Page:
Five Best

Super Bowl XX: Okay, so it wasn't the closest game, as the New England Patriots got creamed by their opponent, 46-10 in Louisiana. BUT DA BEARS WON!!! They set a Super Bowl record with seven sacks, and their 96-yard touchdown march at the beginning of the second half epitomized their utter domination over the softies from out East. We can remember fondly this victory, and lament the lost chances of this year. I ask for a moment of silence now for this year's team. Now rejoice at the memory of the 1986 Bears!

Super Bowl XXXIV: This is my personal favorite game. It had everything. This was Kurt Warner's breakthrough year. Every second word out of the announcers' mouths during the playoffs had been about his amazing ascent from grocery store worker to star quarterback in the NFL. Luckily, though, the game that took place between the St. Louis Rams and the Tennessee Titans in Georgia was the only thing that could and did overshadow Warner's story. The high-octane offense of the Rams consistently pressed the Titan defense, but the Titans refused to buckle under pressure, holding the Rams to only 16 points in their first six possessions despite the Ram offense getting inside the Titan 20-yard line on each of those possessions. The outcome was undecided as the game reached the final minute, with the Rams holding a 23-16 lead, and the Titans holding the ball. Tennessee quarterback Steve McNair took the Titans to the St. Louis ten-yard line with six seconds left, and the game was on the line in the final play. McNair completed a pass to Kevin Dyson at the three-yard line. Dyson tried his hardest to reach the end zone, but Rams defender Mike Jones pulled Dyson down at the one-yard line. Dyson's outstretched arm had the football within six inches of the end zone, but it was not to be. The Rams had won the best Super Bowl ever.

Super Bowl XIII: Terry Bradshaw's spectacular performance led his Pittsburgh Steelers to a 35-31 victory over the Dallas Cowboys in Florida. The Steelers looked to be pulling away late in the game, but Dallas recovered an onside kick after a score and scored again to make it a game. However, the Steelers recovered the ensuing onside kick to preserve the victory.

Super Bowl XXV: What can I say? Everyone says that this was a great Super Bowl. I thought it was pretty darn good, too. But really, it was just a missed field goal that decided the game, which is boring. The New York Giants beat the Buffalo Bills 20-19 in Florida, after a hard-fought game that featured the ball-controlling Giants offense maintaining possession for two-thirds of the contest. I also think that this was a funny game, because it was the first of four straight Super Bowl losses for the Bills. That is just so sad, since they never won. At least the Atlanta Braves finally won a World Series after losing consistently in the Fall Classic. The Bills, though, finally stopped getting to the Super Bowl after realizing that they would never win. They were never as close as this first one, though, and the missed kick has got to prove that the football gods must hate this team. I guess it becomes funnier and more entertaining for me and my sick sense of humor when I can look back at their other losses. Since I can, I am ranking it in my top five. It was also the closest Super Bowl ever, by the way.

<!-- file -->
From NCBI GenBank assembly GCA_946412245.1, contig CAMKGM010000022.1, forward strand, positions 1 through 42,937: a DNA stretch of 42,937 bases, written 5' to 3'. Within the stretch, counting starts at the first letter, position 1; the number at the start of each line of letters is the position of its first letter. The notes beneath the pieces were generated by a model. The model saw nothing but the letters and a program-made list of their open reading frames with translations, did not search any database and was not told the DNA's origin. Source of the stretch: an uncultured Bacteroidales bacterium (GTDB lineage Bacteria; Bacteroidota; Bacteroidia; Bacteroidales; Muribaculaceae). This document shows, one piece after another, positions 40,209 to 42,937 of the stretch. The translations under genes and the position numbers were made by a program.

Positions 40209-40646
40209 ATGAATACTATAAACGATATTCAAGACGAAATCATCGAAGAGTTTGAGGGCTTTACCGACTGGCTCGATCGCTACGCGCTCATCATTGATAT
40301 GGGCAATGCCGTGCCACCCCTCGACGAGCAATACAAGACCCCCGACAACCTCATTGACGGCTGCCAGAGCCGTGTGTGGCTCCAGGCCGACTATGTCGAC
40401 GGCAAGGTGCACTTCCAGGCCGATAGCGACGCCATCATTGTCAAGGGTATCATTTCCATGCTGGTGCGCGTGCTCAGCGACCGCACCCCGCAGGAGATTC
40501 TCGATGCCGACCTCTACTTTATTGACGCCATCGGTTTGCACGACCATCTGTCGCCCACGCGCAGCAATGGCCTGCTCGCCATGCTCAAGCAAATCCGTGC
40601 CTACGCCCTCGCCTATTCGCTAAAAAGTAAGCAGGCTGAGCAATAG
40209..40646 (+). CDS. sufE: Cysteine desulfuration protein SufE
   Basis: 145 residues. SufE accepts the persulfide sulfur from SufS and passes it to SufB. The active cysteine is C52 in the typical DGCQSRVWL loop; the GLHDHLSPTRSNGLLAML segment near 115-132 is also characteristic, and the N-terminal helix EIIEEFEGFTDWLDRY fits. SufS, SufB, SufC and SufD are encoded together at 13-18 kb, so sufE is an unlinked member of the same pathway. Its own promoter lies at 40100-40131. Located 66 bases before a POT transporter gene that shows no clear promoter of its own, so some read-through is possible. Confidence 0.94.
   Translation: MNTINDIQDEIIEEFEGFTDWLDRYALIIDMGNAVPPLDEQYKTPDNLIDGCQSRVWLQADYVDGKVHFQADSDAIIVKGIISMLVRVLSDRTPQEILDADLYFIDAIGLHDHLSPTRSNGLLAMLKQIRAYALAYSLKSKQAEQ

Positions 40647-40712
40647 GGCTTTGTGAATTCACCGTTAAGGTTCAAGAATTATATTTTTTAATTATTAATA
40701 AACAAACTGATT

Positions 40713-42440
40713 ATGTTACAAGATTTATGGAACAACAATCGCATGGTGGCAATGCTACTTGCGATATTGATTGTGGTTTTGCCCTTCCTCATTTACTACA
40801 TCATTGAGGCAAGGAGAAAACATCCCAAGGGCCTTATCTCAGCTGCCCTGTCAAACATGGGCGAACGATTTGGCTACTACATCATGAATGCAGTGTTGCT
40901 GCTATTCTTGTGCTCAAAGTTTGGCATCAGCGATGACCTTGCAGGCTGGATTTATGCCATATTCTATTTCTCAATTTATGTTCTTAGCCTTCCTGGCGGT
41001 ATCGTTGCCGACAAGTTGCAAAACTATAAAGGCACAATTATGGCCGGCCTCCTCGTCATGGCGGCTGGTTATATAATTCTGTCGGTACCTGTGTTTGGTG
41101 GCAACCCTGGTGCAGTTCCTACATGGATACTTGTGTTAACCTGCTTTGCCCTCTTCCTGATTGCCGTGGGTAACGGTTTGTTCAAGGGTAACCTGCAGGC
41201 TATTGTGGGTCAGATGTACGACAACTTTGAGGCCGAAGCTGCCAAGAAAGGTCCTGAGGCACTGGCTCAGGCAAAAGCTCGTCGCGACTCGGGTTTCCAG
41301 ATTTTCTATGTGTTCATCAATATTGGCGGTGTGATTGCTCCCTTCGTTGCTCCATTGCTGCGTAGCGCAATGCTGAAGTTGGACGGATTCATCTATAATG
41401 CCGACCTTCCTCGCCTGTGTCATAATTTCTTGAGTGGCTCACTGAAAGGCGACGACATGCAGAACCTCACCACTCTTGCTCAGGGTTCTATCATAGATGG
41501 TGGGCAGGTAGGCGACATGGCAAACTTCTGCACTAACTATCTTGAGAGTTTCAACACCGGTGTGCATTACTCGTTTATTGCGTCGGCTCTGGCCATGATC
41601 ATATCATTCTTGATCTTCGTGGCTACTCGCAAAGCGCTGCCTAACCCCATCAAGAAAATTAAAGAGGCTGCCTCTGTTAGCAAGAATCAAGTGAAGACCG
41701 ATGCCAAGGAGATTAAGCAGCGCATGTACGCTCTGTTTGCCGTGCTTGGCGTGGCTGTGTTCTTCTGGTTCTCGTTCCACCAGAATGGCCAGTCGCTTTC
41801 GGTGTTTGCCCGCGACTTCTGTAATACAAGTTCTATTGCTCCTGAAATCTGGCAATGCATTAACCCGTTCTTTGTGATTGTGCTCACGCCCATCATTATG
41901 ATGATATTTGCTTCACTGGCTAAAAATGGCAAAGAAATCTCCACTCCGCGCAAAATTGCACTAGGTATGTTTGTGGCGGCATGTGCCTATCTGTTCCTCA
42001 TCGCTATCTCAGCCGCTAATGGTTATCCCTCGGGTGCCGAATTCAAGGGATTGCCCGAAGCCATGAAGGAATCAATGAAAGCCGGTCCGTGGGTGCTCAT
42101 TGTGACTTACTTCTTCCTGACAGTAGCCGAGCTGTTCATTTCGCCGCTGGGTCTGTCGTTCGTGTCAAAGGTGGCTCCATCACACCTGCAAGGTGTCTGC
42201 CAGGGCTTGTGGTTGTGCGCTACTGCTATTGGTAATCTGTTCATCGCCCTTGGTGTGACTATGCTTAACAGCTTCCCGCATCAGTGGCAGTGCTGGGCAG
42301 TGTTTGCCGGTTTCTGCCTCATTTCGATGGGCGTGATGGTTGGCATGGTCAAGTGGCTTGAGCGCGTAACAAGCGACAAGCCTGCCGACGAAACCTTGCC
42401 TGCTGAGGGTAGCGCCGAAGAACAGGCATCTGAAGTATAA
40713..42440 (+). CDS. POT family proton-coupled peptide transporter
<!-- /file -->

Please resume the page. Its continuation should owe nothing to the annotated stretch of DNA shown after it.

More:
Super Bowl XXIII: This one was a Joe Montana classic. Do you remember him? The man was an amazing football player. He guided the San Francisco 49ers to three Super Bowl Championships in the 1980s; this victory was 20-16 over the Cincinnati Bengals in Florida. The Bengals took a 16-13 lead with just over three minutes remaining in the game. Montana proceeded to take the 49ers 92 yards downfield for the winning score. He finished with a phenomenal 357 yards of passing for the game. Montana was not called the comeback kid for nothing. How many children replayed this winning drive by throwing stones to imaginary receivers in their backyards? I wish I had been Montana doing that drive. Look into your heart, you know you wanted to be him, too.

My wish for this weekend is for the New England Patriots and St. Louis Rams to give us a good show. Measure their performance against these ten games I've described, and hope and pray the 2002 Super Bowl is not overshadowed by the commercials — which is still the reason that most people will watch the game.